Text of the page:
This is also apparent with the absolute intensities at different wavelengths over plasma power shown in Figure 2a. The increase in power was reflected in the increase in excitation, increasing all wavelengths’ intensities when supplied with the mass flow controlled, gaseous carbon tetrafluoride as precursor. The decrease of the oxygen peak at powers above 320 W with the continued increase of the fluorine peak in Figure 2b, is supporting the proposed shift in chemical reactions of the oxygen with the PTFE, likely binding with carbon and forming stable bonds in the plasma. This suggests a surplus of released fluorine species, implying that the fluorine content can be controlled by adjusting plasma power and thereby further validating the feasibility of the proposed control system. The comparison of intensities relative to the oxygen peak at 777.0 nm at different plasma powers in Figure 3a and Figure 3b show that the effect of changes in plasma power on the composition of the plasma was negligible when carbon tetrafluoride was used as a precursor, reflecting the expected proportional change of the spectrum when plasma power was increased in a constant plasma composition. Contrary to this when PTFE was used as precursor the changes in power altered the relative intensities in the plasma to a point where the oxygen peak was no longer the highest in the spectrum, having been surpassed by the intensity at 288.0 nm, suggesting significant changes to the plasma’s composition which are deductible from these wavelengths.

In conclusion, the presented data suggests the feasibility of a closed loop control system. While plasma power as regulating output variable allows manipulation of the concentration of fluorine species, the investigated wavelengths at 288.8 nm and 777.0 nm show promise as feedback signal, reflecting the changes in relative concentration of fluorine species and oxygen.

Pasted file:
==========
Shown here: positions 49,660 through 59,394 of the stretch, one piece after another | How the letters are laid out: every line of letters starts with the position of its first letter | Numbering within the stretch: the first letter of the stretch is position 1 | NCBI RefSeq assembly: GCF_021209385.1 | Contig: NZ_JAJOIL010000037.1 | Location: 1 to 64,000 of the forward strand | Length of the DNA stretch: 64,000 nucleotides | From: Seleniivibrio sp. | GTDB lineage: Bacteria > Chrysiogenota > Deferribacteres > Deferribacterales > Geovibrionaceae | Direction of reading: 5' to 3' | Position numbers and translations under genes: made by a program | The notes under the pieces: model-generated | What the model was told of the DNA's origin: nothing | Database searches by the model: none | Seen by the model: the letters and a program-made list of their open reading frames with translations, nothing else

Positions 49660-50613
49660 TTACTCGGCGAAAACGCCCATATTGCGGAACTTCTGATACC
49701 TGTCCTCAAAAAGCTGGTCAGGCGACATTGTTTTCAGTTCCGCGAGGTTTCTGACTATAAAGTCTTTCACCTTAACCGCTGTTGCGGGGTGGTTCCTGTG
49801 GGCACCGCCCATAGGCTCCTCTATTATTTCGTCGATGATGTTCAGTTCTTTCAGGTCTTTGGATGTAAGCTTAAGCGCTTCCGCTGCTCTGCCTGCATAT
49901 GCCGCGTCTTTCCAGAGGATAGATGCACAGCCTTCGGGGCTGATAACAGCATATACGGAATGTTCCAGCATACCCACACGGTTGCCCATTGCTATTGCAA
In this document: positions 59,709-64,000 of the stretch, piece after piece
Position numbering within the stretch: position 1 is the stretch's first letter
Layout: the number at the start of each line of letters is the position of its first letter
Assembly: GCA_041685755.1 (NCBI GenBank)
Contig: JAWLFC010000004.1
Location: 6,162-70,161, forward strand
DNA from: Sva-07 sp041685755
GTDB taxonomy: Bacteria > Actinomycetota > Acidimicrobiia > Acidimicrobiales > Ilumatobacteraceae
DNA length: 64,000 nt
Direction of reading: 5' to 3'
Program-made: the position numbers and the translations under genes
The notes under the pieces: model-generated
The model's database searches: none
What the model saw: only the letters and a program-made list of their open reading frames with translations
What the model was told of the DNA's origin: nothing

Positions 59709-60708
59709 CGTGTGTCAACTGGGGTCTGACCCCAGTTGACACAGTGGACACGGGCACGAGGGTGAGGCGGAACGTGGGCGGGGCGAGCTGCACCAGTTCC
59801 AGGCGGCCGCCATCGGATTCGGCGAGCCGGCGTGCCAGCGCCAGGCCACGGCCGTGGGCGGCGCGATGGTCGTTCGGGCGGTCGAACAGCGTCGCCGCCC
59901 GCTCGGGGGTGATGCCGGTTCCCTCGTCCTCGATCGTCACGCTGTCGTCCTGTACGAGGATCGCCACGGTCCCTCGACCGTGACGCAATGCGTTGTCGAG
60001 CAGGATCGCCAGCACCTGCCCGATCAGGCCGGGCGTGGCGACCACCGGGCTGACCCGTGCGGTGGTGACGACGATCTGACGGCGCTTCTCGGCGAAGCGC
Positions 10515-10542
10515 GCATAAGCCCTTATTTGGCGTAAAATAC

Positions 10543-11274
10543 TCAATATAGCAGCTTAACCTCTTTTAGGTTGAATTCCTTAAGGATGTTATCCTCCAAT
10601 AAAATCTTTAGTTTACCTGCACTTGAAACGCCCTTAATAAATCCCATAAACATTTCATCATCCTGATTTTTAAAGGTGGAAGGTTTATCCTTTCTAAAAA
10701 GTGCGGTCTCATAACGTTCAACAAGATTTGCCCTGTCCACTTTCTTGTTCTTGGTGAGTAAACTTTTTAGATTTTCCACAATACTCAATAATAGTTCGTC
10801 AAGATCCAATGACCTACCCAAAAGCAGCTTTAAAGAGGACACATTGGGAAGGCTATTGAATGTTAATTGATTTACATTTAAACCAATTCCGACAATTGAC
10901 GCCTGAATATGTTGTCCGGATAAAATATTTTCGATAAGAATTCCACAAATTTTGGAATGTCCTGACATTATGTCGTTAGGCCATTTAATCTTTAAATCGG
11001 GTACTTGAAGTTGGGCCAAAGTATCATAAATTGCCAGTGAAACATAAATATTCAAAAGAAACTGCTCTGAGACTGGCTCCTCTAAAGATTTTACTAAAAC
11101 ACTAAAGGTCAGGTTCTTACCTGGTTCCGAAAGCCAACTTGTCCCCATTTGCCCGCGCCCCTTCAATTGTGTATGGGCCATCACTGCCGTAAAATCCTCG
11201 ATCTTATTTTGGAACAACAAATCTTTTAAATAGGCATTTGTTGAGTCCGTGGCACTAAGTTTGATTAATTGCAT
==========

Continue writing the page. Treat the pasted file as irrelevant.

3 Verification of a steady state

3.1 Overview

The system was modified to accommodate a second plasma system for generating the reactive fluorine species in an external system, simulating the replacement of gaseous precursors in an existing system as illustrated in Figure 4. The local emission spectrum in Chamber 2 and changes therein when igniting plasma in Chamber 1 were investigated by firstly igniting plasma in Chamber 2. With about 2 seconds delay plasma was ignited in Chamber 1 with the closed control loop implemented independently of Chamber 2. Thereby the transient response in Chamber 2 was recorded and can be investigated for a stable final value which is indicative of a steady state. The measurements continue for about one second after Plasma was turned off in Chamber 1 to include the second transient response. The occurrence of a steady state then can be verified by rejecting the null hypothesis of a unit root with a Dickey-Fuller test or an augmented Dickey-Fuller test in case of autocorrelated measurements [7, 8].

Fig. 4: Test set-up with two plasma chambers


3.2 Experimental

The modified set-up consisted of a plasma system PlasmaFlecto 10 (PlasmaTechnology GmbH, Germany) modified with a hollow cathode (Chamber 1), a generator with a varying frequency of 40 kHz to 100 kHz at a maximum power of 300 W and a UV-VIS spectrometer (BroLight BIM-6002A-01, Hangzhou Brolight Technology Co. Ltd., China). The chamber was connected to the 6-way cross reaction chamber (Chamber 2) as described in section 2.1. The chambers were evacuated until a starting pressure of 4 Pa was achieved in Chamber 1. Using a MFC, 50 sccm of oxygen (Linde AG, Germany, quality 5.0) was supplied to Chamber 1. After the pressure stabilized, plasma was ignited in Chamber 2 with a constant power of 300 W. Plasma was ignited in Chamber 1 about 2 seconds later, where a PTFE body (ElringKlinger Kunst-stofftechnik GmbH, Germany) was placed inside of the hollow cathode. Plasma power in Chamber 1 was controlled with the closed loop system introduced before, using a simulated PID controller and the emission spectrum in Chamber 1, maintaining a stable intensity at 288.8 nm. After about 12 minutes, plasma was turned off in Chamber 1, while the measurements in Chamber 2 continued before plasma was turned off in Chamber 2 after a total of 13 minutes.